The U.S. economy lost more than 1 million households during the recession, even as the population grew more than 3.5 million, driving down home ownership and increasing rental vacancies at a rate that hasn’t been experienced in more than a generation.
Just as economic distress reduced households, economic recovery will increase households, concludes USC professor Gary Painter in a paper sponsored by the Research Institute for Housing America, a mortgage industry-backed think-tank.
As you read through What Happens to Household Formation in a Recession?, it becomes clear that the rebound in household formation will greatly benefit the rental market, while the impact to the residential real estate market will be more muted.
Finally, it will be important to observe a turnaround in home ownership rates before the housing market is likely to stabilize. This is because increases in initial household formation will disproportionately come from renters, which may cause home ownership to fall further. In addition, former homeowners who lost their homes due to foreclosure have had their credit damaged and will likely take time to repair their scores and secure a down payment. Once both of these classes of renters make the transition to home ownership then we would expect the housing market to stabilize.
Painter provides one of the most complete analyses of available data to capture what happens to households during changes in the economy. The graphic below illustrates the dynamic of households. During periods of economic stress and increased unemployment, more people combine households and fewer people leave existing households.
Declines in employment and increases in the unemployment rate during periods of recession reduce household formation rates. Specifically, a national recession suppresses the formation of new renter households, while higher unemployment rates suppress the formation of both new renter and owner households.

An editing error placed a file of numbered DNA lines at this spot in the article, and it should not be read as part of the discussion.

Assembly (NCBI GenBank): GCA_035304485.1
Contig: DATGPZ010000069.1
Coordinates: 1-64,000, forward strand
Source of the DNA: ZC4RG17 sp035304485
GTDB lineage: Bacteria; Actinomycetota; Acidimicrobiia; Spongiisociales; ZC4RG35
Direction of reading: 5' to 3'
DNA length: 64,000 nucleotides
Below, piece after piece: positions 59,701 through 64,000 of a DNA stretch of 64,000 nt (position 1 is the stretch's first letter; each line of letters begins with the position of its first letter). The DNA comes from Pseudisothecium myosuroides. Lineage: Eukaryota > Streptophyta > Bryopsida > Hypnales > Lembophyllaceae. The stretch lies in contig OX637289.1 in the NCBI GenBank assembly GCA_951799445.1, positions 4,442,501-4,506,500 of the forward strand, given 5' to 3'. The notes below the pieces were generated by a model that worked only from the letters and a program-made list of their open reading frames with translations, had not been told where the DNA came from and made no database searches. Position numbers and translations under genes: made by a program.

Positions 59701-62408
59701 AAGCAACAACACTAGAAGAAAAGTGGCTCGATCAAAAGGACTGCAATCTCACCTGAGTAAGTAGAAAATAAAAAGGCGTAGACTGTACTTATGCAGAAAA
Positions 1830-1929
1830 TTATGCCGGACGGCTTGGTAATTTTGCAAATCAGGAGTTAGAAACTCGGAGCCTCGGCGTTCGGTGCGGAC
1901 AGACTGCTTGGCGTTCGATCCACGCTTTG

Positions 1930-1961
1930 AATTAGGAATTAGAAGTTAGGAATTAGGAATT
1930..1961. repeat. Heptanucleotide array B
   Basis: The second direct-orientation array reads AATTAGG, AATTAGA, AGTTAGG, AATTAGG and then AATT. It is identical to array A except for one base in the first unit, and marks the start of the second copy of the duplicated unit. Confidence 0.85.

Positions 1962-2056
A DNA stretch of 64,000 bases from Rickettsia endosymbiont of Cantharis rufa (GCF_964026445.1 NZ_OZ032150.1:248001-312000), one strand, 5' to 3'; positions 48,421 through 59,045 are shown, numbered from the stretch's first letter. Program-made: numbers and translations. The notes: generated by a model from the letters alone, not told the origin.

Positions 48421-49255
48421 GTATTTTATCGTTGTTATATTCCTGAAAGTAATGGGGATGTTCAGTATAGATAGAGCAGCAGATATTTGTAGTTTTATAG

The remarkable thing is how much those numbers add up: in all, a net decrease of 1.2 million households during the recession, Painter estimates.
The model…using data covering 6 recessions, predicts that rental household formation likely fell by 2–4 percentage points due to the current recession and that the formation of owner households likely fell by about 1 percentage point. Confirming these predictions, data from the ACS shows that formation of native-born households in a sample of 80 of the largest metropolitan areas has fallen by about 3 percentage points overall and by nearly 4 percentage points in the largest immigrant gateway metropolitan areas. This translates into a reduction of nearly 1.2 million households nationwide during a period where the population in these metropolitans grew by 3.4 million.
These figures help to explain the significant pressure on the residential home market and on the rental market.
As the table below demonstrates, the drop in home ownership that began in 2004 was accompanied by a sharp increase in vacant homes.
At the same time, occupancy of rental units has decreased to generational lows, leaving one to wonder, Where have all these people gone?
Last month, Pew Research Center released data showing that multi-generational households — two or more generations sharing a home — had increased to 16% of the population during the recession. In raw numbers, this means that 7 million more people were living in multi-generational households in 2008 than were in 2000.
That creates a depression of demand. Add in the glut of inventory that was created to satisfy the temporary demand of the housing bubble, and you’ve got the kind of discontinuity that drives down prices and disrupts the orderly progression of markets.
Interestingly, Painter shows that the elimination of households was disproportionately concentrated among native-born Americans, and particularly among households that had moved in during the recession.
The good news in Painter’s analysis is that the signs of a rebound in household formation are apparent in his model.
The model suggests household formation should increase by about 2 percentage points from current levels by 2012, as people find jobs and recession-induced anxieties abate. That would imply that by 2012, normal rates of household formation should reappear (roughly 1–1.5 million new households per year), but it will take even longer before the U.S. completely recovers from the deficit in household formation caused by the severe recession.
As noted above, the first market to benefit from the gain will be rentals. The residential home market should recover more slowly, Painter argues.
To the degree that the economy rebounds more strongly, the recovery will be more rapid. The mystery of increased demand isn’t unsolvable: the dynamics that drive household formation need to reassert themselves, and the core drivers are jobs and incomes.
You can find the full report available for download here.
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